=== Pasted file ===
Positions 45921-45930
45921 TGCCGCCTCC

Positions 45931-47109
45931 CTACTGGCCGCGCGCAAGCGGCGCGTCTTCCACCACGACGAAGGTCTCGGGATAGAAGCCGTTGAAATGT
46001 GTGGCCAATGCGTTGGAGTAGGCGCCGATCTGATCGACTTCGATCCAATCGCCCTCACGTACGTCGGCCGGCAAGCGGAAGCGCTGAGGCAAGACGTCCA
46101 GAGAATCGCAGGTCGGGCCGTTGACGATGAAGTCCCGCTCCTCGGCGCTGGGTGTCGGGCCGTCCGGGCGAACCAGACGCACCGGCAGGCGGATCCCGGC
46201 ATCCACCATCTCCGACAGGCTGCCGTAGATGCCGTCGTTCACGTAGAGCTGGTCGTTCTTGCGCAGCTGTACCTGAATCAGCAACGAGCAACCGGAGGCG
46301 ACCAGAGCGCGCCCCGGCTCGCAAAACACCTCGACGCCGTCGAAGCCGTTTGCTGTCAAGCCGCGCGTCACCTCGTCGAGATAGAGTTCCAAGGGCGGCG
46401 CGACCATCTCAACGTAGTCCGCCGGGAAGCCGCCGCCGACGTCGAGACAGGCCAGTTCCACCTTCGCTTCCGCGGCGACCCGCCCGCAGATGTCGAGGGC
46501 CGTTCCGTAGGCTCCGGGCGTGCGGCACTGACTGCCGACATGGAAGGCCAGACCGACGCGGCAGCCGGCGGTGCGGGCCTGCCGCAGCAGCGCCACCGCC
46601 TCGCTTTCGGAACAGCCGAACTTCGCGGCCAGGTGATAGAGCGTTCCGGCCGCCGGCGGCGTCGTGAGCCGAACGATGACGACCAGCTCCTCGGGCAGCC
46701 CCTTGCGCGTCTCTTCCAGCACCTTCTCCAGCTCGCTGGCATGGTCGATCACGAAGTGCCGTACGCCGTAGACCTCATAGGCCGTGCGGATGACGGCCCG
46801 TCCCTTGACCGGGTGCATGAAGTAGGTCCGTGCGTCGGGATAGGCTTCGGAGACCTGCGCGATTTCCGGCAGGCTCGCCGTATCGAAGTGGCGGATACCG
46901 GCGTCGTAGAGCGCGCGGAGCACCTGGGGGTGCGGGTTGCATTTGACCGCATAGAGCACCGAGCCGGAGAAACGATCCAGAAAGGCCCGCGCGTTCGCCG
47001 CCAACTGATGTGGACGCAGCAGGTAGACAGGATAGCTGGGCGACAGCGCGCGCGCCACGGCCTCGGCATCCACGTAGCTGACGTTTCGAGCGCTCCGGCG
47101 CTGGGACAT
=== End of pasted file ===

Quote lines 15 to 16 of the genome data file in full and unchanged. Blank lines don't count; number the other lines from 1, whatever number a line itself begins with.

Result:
47001 CCAACTGATGTGGACGCAGCAGGTAGACAGGATAGCTGGGCGACAGCGCGCGCGCCACGGCCTCGGCATCCACGTAGCTGACGTTTCGAGCGCTCCGGCG
47101 CTGGGACAT